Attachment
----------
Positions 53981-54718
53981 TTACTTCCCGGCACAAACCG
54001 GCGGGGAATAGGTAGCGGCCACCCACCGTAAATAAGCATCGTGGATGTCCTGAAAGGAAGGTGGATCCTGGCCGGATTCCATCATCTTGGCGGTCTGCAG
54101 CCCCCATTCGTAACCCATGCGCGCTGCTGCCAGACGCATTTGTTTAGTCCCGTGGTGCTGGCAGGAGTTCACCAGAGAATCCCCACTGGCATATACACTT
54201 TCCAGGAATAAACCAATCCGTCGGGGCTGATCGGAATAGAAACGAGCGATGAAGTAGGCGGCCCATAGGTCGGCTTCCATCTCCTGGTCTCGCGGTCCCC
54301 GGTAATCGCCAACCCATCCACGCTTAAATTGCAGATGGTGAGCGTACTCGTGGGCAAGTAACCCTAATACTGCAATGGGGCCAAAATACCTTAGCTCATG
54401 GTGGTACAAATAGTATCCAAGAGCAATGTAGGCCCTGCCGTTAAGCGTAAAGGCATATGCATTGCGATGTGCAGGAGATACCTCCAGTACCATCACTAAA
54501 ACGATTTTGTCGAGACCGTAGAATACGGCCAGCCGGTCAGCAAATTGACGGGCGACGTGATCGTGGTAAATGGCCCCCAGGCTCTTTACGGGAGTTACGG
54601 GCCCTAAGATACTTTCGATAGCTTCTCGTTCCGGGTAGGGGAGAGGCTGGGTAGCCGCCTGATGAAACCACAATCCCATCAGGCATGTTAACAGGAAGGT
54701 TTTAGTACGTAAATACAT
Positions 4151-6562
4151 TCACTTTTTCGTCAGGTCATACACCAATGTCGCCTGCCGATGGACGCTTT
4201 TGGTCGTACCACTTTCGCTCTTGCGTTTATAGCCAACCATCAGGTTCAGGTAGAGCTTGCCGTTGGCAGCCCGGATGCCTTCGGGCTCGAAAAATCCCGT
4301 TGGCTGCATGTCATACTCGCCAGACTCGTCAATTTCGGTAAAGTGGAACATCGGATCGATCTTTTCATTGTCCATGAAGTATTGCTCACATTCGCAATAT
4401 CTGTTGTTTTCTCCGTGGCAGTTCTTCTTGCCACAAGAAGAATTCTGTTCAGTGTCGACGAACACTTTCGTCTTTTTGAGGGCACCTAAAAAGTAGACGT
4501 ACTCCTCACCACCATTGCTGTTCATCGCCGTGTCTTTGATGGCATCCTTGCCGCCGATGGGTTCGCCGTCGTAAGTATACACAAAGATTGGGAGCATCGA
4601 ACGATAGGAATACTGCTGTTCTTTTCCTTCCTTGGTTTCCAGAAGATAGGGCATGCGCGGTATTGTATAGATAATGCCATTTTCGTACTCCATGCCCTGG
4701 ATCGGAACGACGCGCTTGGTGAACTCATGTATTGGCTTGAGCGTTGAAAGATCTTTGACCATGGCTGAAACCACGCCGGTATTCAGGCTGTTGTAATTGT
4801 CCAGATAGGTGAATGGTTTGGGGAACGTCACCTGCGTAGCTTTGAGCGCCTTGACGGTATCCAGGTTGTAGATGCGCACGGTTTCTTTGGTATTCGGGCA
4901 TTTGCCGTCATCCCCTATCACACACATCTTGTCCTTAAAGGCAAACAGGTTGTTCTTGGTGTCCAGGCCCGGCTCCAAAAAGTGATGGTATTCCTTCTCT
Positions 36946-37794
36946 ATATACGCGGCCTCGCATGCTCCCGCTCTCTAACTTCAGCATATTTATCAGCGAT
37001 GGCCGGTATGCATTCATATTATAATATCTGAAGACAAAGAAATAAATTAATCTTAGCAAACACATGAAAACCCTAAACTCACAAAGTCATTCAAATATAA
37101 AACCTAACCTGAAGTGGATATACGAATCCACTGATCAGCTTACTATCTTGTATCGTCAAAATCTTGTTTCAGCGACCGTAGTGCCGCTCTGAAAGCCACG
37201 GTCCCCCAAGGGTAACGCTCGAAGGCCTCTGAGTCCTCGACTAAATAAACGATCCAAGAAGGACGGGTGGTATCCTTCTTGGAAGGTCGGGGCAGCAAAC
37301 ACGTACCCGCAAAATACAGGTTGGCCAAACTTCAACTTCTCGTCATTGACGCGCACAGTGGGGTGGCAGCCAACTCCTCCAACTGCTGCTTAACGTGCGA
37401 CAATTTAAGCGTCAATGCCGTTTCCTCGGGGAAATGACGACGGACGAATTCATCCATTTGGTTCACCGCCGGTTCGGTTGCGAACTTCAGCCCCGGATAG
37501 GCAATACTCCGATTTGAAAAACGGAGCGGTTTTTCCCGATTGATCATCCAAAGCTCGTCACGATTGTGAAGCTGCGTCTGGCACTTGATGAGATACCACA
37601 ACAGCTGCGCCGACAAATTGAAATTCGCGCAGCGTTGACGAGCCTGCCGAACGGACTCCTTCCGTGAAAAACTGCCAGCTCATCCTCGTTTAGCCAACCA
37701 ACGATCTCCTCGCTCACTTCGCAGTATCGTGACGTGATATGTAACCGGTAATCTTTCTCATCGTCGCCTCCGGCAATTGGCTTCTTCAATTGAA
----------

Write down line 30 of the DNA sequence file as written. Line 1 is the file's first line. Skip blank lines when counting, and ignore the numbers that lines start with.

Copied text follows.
37701 ACGATCTCCTCGCTCACTTCGCAGTATCGTGACGTGATATGTAACCGGTAATCTTTCTCATCGTCGCCTCCGGCAATTGGCTTCTTCAATTGAA